TEHRAN, Young Journalists Club (YJC) - Indian troops laid siege to a village in northwestern Handwara area of the scenic valley early Thursday on a tip that militants were hiding.
As counterinsurgency police and soldiers launched a search operation, a gunfight erupted in which Manan Wani, 26, and his colleague were killed in a fierce gunfight that lasted more than 10 hours.
"Wani's family have identified the body and now legal formalities are underway," one police officer said.
Anti-India protests and clashes erupted as the fighting raged, with hundreds of residents trying to march to the site. New Delhi government forces fired warning shots, shotgun pellets and tear gas at the stone-throwing protesters, injuring at least four people.
Wani became a folk hero in the troubled territory after giving up geology research at an Indian university to become a militant. Wani quit a PhD program at Aligarh University in January to join Hizbul Mujahideen, the biggest group fighting for Kashmir's merger with Pakistan.
He rose to prominence after circulating two open letters in the Indian media explaining why he took up arms.
"We are soldiers we don´t fight to die, but to win, we don´t feel dignity in death but we do feel dignity in fighting occupation, its military might, its oppression, its tyranny, its collaborators and most of all its ego," Wani wrote in his first letter in July.
The incident could spark more unrest in a region that has witnessed renewed militant attacks and public resistance against the Indian rule in recent years.
Top separatist leaders opposed to India's rule in Kashmir called for a general strike on Friday over Wani's killing.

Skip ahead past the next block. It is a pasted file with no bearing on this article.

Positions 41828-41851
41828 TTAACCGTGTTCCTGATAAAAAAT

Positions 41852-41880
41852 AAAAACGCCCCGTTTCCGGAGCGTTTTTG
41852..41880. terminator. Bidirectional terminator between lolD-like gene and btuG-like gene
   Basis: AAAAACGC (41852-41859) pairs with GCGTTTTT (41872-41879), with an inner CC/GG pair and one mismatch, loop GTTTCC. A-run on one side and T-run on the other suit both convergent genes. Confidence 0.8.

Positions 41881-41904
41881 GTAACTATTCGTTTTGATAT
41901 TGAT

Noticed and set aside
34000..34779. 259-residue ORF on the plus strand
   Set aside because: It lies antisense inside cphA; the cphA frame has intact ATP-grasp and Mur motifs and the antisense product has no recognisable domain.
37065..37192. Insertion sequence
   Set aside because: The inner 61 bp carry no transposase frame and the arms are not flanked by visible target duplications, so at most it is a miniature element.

"Deeply pained that we lost a budding intellectual and writer like him, fighting for the of cause of self-determination," Mirwaiz Umar Farooq, one of the three top separatist leaders of the Joint Resistance Leadership (JRL), said in a tweet.
The JRL called for a complete shutdown "to pay homage" to Wani.
The killing of another popular militant leader Burhan Wani by security forces in July 2016 sparked fierce protests in the Indian Kashmir that left more than 100 dead.
This year at least 180 fighters, 60 civilians and 74 security forces have been killed in dozens of clashes.
Since 1989, Hizbul Mujahideen and other groups have been fighting hundreds of thousands of Indian soldiers deployed to the Muslim-majority region.
Kashmir has been divided between India and Pakistan but is claimed in full by both countries since they partitioned and gained independence from Britain in 1947.
The two countries have fought three wars over the disputed territory. Despite a ceasefire agreement that was reached in November 2003, sporadic skirmishes continue in Kashmir.
New Delhi accuses Islamabad of supporting pro-independence fighters, an allegation rejected by the Pakistani government. Islamabad, in turn, is critical of India’s heavy military deployment to Kashmir and its crackdown against the region’s Muslim population.
Armed battles between Indian forces and militants over the years have killed nearly 70,000 people, mostly civilians.